The World Kindness Movement: Small Acts To Promote A Kinder World

In 1963, when the president of the University of Tokyo was mugged after complaining about a commuter who cut in line, what surprised him the most was that no one helped him. Mr. Seiji Kaya turned this experience into a teaching moment: He urged his students to start a wave a kindness across Japan by practicing “small kindness.” The Japanese government backed his mission with the slogan, “Let us show whatever kindness we can, so that kindness will be the norm in society.” The initiative went global in 1997 — 34 years later — and became the World Kindness Movement.

Millions of people across the globe have added their own small acts of kindness to the wave. The mission of the World Kindness Movement is to “inspire individuals toward greater kindness and to connect nations to create a kinder world.” While there are events where members get together, there isn’t a formal plan of action. Instead, each individual and member nation that registers is encouraged to create ripples that spread kindness in the hope that each random act of kindness will be paid forward with another.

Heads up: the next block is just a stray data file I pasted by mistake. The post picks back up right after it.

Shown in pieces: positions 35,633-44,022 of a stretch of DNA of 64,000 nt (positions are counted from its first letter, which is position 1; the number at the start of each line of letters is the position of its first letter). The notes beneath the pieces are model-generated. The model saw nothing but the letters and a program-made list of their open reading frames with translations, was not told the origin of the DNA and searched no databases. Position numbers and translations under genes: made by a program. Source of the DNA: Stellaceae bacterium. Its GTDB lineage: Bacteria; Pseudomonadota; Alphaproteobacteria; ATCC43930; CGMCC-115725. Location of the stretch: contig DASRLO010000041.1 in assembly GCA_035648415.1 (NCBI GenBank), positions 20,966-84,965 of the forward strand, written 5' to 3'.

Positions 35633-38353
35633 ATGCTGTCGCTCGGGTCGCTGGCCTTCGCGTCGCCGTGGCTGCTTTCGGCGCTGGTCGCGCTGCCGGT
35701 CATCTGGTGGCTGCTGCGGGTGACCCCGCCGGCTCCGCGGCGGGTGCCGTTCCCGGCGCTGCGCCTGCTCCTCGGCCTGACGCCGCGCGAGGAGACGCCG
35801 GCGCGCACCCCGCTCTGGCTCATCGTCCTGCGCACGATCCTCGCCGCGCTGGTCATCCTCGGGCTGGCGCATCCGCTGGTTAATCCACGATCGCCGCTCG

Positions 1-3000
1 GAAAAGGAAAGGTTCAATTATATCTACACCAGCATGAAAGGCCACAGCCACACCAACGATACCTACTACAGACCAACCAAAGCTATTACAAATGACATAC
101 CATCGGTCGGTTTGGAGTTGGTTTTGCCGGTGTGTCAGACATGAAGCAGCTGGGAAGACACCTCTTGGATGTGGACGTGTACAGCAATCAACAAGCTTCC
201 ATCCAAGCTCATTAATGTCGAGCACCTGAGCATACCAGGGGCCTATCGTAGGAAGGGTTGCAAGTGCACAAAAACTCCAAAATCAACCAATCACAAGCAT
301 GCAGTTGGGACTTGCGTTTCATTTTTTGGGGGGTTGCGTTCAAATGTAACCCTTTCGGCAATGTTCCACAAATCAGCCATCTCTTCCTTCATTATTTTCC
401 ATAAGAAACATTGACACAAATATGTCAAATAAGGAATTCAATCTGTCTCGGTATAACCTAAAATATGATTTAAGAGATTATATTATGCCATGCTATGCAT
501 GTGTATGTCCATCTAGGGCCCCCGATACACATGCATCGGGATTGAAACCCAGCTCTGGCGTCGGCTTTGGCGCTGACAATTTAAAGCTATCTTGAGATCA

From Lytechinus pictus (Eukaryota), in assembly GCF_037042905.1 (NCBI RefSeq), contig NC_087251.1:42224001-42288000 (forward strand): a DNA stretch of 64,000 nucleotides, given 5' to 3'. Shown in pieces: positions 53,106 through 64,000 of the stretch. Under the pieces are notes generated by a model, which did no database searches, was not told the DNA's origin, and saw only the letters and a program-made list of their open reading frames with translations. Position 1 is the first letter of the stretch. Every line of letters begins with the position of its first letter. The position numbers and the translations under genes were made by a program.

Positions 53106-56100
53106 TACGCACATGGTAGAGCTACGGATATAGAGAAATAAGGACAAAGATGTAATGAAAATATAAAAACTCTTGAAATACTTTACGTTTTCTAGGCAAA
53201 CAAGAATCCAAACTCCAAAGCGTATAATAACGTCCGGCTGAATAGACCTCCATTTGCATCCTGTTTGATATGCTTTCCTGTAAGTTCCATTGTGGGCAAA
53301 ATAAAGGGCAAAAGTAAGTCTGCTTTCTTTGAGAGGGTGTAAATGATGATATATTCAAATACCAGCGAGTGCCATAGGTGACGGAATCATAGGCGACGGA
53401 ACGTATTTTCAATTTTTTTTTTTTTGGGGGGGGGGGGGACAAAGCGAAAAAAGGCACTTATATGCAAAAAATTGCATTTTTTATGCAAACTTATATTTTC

World Kindness Australia, for example, has introduced kindness cards. A person can order their own set of cards with a unique identifying number used to register it online. After witnessing an act of kindness, the cardholder offers a card to acknowledge the good deed. When the card recipient experiences another moment of kindness, they pass that card along again. Participants are encouraged to record their experiences online with the unique number, then follow the card’s journey to see how many “miles and smiles” have been logged since the original act. The point? To show that everyone is capable of kindness.

Ultimately, regardless of whether you’re a World Kindness Movement member, it only takes a moment to inspire others and promote a kinder world.

Image source: Flickr